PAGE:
staff should be vigilant to assure the medical staff member’s
    sustained cognitive and technical competence.


    The branch chiefs or section heads of the NIH institutes
    and centers will use a Clinical Competency Assessment
    form to document continued competence at the time of
    recredentialing. The practitioner’s clinical director must
    review this form before its submission to the Credentials

    Objective data to be considered may include inpatient
    and outpatient activity, numbers of procedures performed,
    complications associated with procedures, participation in
    quality assurance meetings, professional education
    (including attendance at IC or Clinical Center grand
    rounds presentations), and adherence to clinical adminis-
    trative requirements (e.g., completion and timeliness of
    procedure notes, consult notes, and admission/transfer
    of service/discharge notes).

    If senior staff determine that a medical staff member
    under consideration for recredentialing needs monitoring
    or specialized training elsewhere, this indication must
    accompany the request for new privileges. We encourage
    supervisory medical staff to review the Professional
    Practice Evaluation form with practitioners at intervals
    between credentialing cycles because these reviews can be
    a valuable mentoring and performance improvement tool.

    P R E A D M I S S I O N P R E P A R AT I O N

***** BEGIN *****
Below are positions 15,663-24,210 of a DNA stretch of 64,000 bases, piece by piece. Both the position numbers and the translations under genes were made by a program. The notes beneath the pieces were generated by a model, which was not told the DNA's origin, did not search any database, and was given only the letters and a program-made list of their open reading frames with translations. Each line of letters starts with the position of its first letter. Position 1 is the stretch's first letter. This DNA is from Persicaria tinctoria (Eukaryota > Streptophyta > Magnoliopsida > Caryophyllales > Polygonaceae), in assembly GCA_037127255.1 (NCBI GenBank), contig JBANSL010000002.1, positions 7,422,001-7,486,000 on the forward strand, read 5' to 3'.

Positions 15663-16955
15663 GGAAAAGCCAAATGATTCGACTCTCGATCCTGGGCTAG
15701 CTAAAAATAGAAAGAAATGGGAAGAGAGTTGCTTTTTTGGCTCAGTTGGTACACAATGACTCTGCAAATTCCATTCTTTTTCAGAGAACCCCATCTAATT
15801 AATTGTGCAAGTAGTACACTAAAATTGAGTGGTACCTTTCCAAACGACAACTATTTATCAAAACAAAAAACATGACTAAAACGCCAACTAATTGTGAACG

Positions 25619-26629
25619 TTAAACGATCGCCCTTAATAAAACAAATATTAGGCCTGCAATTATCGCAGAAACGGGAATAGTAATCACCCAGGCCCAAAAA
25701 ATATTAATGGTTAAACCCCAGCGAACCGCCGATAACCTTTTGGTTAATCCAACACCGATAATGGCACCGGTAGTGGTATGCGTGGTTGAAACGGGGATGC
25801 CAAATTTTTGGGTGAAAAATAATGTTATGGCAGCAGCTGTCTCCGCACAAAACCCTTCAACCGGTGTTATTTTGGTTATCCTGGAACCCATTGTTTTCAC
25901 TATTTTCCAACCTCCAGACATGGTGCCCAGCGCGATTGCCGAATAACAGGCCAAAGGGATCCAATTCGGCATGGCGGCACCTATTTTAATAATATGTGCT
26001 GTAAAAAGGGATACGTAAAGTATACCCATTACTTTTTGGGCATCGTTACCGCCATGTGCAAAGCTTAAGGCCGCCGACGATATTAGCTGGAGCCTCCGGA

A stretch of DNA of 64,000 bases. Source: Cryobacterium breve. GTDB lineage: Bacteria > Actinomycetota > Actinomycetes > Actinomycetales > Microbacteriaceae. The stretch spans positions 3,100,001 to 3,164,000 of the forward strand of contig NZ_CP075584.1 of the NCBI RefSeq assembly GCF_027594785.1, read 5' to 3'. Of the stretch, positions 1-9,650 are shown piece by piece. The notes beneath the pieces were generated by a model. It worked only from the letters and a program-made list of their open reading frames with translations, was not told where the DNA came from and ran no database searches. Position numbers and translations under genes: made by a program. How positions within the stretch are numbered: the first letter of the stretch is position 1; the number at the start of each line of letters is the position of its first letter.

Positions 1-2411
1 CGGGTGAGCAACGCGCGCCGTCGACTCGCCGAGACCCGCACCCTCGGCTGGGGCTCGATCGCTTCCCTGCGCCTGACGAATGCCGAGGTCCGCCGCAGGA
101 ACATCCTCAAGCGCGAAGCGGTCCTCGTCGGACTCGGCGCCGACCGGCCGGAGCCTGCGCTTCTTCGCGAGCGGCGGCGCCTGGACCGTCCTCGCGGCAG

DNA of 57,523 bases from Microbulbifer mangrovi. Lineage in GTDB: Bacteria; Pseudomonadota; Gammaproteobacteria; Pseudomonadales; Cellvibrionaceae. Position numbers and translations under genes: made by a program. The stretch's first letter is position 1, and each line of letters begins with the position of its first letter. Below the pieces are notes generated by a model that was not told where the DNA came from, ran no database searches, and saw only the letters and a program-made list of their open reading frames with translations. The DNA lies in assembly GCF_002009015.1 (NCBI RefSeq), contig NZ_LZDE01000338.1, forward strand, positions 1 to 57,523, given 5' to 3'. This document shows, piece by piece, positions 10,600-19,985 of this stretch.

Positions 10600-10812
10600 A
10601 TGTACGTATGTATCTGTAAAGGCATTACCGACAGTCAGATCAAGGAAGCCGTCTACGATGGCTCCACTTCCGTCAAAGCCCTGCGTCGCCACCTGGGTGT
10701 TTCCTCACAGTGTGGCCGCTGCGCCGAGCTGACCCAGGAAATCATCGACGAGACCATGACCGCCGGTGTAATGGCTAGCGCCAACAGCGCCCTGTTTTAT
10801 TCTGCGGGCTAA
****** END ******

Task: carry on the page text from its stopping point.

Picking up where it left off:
The patients admitted to the Clinical Center often require
    specialized testing or procedures conducted by institute
    and Clinical Center staff that are necessary for their pro-
    tocol participation or their appropriate medical care.
    Further, specialists and consultants from other institutes
    may participate in the patients’ evaluation and care.

    To ensure (1) optimal patient care in a timely manner and
    (2) efficient use of Clinical Center and institute resources,
    preadmission scheduling of tests and procedures and
    coordination of activities are necessary. Such planning
    will promote patients’ confidence that their unique needs
    have been considered and accommodated—to the extent
    that is possible—during their stays at the Clinical Center.


    The clinical staff will conduct preadmission planning for
    each scheduled admission of patients. These discussions
    should address patient schedules and special needs (e.g.,
    language or mobility). Physicians, dentists, and other
    licensed independent practitioners, nursing staff (including
    the nurse manager), research nurses, and protocol coordi-
    nators may participate in these meetings, which also may
    involve social workers, nutritionists, pharmacists, and
    other members of the multidisciplinary care team.

    To maximize efficient use of patient-care unit resources
    and anticipate the possible need to “board” patients on
    other units, meeting participants may discuss bed utilization.

    Patients will receive information about their scheduled
    admissions in writing, by phone call, or via informational
    Web sites created by institutes and centers. This may
    include practical information about the Clinical Center
    and the patient-care unit to which the patient will be